(Bloomberg) -- Zimbabweans are still not yet sold on the government’s latest attempts to get them to ditch their favorite currency: the US dollar. 

Banks are seeing a slow uptake of gold-backed digital money almost a week after the central bank issued the so-called “ZiG” for use in domestic transactions and as an alternative store of value.

The greenback this year replaced the Zimbabwean dollar as the most-used currency in the southern African nation for a second time, after the local unit was re-introduced in 2019. The US dollar now accounts for 80% of transactions despite the government’s best efforts to get the population to use less greenbacks and reduce the volatility in the domestic currency.

Although lenders can now open accounts, facilitate interbank transfers and offer card transactions in the new digital money, the demand from ordinary citizens is low, according to Lawrence Nyazema, president of the Bankers Association of Zimbabwe.

“I see more uptake by pension funds and high-net worth individuals with excess Zimbabwe dollars than the average person who is struggling to make ends meet,” he said in an interview on Tuesday. This was the same trend with the introduction of physical gold coins, Nyazema said.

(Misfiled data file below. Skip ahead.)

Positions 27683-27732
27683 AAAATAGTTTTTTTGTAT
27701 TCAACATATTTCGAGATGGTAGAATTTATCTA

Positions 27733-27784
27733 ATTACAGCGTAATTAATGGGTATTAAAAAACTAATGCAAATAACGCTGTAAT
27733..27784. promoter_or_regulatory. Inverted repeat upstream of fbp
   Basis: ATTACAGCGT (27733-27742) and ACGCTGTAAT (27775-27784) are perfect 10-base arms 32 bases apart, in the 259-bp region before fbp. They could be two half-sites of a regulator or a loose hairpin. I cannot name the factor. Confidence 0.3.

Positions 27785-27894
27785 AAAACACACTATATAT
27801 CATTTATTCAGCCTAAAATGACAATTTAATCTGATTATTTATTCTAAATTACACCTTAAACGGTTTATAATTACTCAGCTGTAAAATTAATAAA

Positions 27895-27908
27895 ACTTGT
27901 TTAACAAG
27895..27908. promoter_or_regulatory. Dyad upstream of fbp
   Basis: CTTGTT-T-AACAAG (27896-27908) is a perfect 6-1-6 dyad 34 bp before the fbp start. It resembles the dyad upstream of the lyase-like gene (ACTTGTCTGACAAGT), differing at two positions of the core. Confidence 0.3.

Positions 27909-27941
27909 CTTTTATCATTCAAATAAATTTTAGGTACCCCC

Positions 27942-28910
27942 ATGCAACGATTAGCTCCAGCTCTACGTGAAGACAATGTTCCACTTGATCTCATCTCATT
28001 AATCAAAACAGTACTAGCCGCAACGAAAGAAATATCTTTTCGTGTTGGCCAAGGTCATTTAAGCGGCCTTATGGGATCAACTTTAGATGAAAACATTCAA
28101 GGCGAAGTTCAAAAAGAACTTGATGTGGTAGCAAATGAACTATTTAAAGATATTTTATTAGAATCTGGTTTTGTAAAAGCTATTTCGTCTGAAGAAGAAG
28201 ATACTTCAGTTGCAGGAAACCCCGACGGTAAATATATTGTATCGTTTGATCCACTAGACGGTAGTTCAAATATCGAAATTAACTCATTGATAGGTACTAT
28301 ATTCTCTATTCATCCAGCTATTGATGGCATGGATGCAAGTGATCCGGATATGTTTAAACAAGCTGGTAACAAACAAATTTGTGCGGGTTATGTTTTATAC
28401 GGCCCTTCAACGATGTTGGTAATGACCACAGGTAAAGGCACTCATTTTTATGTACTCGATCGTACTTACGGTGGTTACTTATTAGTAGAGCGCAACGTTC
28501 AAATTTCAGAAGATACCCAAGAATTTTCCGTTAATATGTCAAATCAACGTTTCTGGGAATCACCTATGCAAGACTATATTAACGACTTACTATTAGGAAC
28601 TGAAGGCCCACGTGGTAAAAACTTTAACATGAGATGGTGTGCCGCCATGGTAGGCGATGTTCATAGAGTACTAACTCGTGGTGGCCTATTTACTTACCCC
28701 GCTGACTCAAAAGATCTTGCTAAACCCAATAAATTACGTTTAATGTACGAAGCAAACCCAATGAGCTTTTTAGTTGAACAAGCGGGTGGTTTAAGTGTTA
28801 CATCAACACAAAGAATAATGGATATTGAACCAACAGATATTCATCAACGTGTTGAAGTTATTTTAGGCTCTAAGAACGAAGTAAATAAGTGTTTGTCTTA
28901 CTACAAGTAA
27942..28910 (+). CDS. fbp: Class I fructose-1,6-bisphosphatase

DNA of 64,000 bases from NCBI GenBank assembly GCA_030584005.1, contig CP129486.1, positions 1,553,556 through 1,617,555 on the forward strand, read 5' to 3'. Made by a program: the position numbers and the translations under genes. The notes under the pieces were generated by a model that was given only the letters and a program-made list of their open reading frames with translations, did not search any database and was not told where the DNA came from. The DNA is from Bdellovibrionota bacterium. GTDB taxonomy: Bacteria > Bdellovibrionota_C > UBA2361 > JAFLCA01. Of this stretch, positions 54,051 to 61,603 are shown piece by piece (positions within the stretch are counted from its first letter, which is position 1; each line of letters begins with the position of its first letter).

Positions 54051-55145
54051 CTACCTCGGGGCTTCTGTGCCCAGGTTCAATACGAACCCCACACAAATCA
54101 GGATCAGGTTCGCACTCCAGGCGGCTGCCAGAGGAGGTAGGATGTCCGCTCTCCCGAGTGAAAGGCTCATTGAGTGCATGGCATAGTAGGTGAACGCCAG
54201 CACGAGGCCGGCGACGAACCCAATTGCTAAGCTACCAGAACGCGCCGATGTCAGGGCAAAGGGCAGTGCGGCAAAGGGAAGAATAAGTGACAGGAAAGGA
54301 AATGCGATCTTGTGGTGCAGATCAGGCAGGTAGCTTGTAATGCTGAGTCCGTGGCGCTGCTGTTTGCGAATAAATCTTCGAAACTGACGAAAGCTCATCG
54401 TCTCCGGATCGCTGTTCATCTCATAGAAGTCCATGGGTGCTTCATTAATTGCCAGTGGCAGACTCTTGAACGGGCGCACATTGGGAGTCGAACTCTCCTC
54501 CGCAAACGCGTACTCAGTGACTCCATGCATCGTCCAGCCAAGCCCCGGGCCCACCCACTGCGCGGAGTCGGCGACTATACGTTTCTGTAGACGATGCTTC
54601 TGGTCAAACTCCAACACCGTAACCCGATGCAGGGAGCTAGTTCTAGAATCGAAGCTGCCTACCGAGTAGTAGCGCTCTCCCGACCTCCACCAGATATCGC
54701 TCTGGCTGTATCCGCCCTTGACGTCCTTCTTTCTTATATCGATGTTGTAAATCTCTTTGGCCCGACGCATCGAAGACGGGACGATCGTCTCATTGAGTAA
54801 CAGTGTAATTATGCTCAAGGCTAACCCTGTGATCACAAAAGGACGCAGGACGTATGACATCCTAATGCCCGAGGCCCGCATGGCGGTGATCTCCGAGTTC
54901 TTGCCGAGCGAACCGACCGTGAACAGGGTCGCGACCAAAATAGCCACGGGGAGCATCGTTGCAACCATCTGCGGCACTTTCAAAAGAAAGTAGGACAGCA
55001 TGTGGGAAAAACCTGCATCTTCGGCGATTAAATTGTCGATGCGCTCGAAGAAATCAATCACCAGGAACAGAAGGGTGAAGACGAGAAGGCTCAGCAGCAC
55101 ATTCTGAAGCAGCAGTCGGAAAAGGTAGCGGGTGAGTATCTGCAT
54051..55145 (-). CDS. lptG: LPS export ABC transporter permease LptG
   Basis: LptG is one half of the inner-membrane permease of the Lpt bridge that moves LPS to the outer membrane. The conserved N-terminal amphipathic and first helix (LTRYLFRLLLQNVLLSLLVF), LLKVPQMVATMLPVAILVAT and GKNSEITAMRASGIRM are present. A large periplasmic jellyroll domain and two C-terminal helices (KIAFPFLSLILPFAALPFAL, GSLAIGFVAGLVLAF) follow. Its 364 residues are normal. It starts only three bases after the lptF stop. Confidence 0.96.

The central bank started selling the gold coins in July 2022, a strategy also aimed at reducing reliance on the US dollar.

The International Monetary Fund has previously cautioned against the introduction of the gold coins and digital money, instead urging the central bank to focus on liberalizing its exchange rate.

At least 12 out of the country’s 19 lenders are so far certified to process transactions in the gold-backed money, said Zabron Chilakalaka, the chief executive officer of ZimSwitch, the national payments platform. 

A milligram of the new digital money sells for $0.06, according to daily prices available on the central bank’s website. The minimum purchase of ZiG by individuals is $10 and $5,000 for corporates.

The Zimbabwean dollar has lost more than 87% of its value this year as it has struggled to gain widespread acceptance from citizens. Still, authorities vow to defend the local currency and have ruled out abandoning it, like they did in 2009. 

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